To test how awe relates to scientific explanations, my collaborators and I conducted three experiments. All three used the same experimental technique of measuring participants’ self-reported levels of theism, showing them a video meant to elicit either awe, amusement, or a neutral state, and then measuring their attitudes towards science.
In Studies 1 and 2 we measured attitudes towards science by asking for participants’ level of agreement with statements like “We can only rationally believe in what is scientifically provable,” and “the events that unfold in this world can be entirely explained by science.” We found consistent results across both studies: awe decreased belief in science for theists, but did not affect attitudes toward science for non-theists.
Study 3 tested the same hypotheses, but this time we used a measure of participants’ attitudes towards different kinds of scientific theories. Though awe did not influence non-theists’ attitudes towards science in the first two studies, maybe it might affect them with a subtler measure of attitudes towards science. Specifically, maybe awe would change their preference for different scientific theories that emphasized order vs. chaos and randomness. After all, if awe motivates people to find explanations and meaning, then they might prefer scientific explanations that are simpler and more easily understood compared to the messier ones.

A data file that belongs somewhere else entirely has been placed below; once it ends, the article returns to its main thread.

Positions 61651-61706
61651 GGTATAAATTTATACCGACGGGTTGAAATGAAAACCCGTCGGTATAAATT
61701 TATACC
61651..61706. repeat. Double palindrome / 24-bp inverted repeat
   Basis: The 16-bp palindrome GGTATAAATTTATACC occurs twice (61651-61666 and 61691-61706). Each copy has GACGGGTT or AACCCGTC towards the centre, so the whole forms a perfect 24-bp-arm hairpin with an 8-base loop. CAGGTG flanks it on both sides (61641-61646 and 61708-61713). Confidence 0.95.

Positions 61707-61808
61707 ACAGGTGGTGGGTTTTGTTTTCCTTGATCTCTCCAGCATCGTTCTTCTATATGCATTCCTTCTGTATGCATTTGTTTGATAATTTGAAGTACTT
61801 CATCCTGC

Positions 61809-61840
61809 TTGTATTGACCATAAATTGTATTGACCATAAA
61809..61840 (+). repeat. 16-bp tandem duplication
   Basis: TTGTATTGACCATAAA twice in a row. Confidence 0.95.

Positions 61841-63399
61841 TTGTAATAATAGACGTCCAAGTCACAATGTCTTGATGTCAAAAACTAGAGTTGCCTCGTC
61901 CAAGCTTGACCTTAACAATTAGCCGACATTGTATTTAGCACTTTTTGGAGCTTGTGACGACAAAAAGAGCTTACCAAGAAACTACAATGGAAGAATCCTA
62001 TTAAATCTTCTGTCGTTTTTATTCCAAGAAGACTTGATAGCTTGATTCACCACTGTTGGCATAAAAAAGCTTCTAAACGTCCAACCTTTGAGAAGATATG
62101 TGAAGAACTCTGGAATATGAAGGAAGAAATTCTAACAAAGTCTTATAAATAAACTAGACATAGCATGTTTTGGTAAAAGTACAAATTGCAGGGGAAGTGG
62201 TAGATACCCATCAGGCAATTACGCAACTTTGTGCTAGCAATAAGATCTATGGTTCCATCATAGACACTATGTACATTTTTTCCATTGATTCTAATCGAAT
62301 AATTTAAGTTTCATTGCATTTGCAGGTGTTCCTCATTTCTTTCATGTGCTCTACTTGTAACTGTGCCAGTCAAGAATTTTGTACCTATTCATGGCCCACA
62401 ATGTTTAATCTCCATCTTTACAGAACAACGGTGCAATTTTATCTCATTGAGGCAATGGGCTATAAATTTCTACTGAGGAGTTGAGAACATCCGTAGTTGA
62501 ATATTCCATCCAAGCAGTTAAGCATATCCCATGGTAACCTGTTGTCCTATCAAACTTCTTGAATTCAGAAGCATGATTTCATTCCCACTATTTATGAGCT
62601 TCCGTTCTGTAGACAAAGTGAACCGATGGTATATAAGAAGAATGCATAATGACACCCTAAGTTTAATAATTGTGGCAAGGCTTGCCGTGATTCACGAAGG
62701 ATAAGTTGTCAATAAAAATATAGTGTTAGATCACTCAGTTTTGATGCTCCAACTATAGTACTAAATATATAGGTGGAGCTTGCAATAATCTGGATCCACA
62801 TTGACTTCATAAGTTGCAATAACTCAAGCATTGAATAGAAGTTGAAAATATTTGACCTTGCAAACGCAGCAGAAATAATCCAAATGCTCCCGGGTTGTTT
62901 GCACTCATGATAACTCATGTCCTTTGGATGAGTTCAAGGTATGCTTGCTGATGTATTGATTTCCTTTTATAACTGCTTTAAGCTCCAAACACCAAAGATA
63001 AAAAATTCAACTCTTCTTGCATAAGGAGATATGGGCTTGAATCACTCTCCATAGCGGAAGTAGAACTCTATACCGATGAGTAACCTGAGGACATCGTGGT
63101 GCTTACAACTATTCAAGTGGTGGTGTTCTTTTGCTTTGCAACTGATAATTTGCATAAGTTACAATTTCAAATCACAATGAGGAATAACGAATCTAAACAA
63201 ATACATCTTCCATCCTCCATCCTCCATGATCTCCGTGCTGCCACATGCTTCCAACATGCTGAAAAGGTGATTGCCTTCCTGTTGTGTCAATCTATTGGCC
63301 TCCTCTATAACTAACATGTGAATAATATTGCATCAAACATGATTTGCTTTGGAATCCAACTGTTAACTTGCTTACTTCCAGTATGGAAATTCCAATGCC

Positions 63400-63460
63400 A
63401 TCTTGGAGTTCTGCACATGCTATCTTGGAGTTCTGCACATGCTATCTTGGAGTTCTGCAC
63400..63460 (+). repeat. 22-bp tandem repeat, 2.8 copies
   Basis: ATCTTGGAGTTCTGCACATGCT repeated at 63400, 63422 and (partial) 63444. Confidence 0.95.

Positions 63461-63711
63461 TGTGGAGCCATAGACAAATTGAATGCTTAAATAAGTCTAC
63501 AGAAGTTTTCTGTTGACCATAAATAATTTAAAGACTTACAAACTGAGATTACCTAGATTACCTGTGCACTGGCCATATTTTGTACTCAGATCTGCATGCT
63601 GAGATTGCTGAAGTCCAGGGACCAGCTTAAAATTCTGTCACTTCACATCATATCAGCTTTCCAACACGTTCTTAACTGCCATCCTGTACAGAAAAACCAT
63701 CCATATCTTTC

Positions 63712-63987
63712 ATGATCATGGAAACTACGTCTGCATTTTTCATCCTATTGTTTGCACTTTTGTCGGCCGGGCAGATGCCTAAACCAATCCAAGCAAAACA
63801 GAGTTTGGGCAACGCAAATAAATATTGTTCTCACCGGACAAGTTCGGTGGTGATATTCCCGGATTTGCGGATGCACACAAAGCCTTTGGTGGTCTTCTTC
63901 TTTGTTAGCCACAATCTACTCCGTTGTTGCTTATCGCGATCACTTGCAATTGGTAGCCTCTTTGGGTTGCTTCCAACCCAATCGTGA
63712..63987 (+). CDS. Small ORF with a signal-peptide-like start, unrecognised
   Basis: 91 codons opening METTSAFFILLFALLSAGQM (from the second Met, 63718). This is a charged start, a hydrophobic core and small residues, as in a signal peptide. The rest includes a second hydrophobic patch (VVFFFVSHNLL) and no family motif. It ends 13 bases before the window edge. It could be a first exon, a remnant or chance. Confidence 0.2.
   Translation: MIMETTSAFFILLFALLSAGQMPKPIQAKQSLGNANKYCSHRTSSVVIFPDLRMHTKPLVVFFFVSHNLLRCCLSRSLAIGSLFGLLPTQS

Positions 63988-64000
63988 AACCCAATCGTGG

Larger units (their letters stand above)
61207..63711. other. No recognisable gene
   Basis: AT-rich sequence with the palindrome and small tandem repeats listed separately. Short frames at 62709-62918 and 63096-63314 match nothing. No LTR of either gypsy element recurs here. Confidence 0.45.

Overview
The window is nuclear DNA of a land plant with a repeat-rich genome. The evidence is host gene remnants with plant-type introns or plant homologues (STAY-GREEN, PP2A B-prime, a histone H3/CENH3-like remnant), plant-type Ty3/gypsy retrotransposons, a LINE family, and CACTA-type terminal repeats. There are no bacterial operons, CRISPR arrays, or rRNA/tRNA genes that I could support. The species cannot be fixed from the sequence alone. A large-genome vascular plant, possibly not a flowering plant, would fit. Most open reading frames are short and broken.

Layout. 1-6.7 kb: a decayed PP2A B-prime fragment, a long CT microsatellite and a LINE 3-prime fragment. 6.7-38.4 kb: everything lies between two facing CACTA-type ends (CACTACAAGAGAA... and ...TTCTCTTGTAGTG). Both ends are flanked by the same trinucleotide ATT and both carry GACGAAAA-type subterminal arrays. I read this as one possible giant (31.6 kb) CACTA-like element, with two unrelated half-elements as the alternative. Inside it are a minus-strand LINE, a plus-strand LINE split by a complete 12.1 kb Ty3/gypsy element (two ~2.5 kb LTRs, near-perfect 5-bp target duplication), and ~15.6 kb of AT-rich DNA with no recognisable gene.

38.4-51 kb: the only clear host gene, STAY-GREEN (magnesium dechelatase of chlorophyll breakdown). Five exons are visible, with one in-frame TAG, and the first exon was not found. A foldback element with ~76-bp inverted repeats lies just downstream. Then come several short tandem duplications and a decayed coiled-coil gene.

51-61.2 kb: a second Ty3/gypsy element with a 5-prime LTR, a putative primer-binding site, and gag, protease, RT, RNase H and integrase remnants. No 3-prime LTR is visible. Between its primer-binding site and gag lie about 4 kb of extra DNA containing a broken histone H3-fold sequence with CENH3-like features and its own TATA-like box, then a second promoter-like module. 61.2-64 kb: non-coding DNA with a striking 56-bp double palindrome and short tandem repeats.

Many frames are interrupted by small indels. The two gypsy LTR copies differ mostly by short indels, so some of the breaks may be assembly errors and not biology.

After manipulating their emotional state, we showed participants two versions of evolutionary theory: one that described evolution as an unstructured and random process and another that described evolution as following certain paths and not dependent on randomness. This time, feeling awe had no effect on the theists in our sample (they tended to prefer the orderly version regardless of emotion), but it significantly increased the non-theists’ preference for the orderly theory over the random one.
We draw two conclusions from these studies. First, awe drives the theistic further away from scientific explanations, presumably because it drives them towards supernatural ones. Second, awe attracts non-theists to scientific explanations but only to the extent that science is framed as explicitly providing order and denying the importance of randomness in the process. On the one hand this finding undermines the notion of awe being exclusively linked to religion (sorry Oprah), but on the other hand this is disconcerting to those interested in promoting an accurate understanding of science. Randomness is a defining feature of evolution, and emotions that push us away from accepting that fact may not be the kinds of states that thinkers like Sagan and Einstein would have endorsed.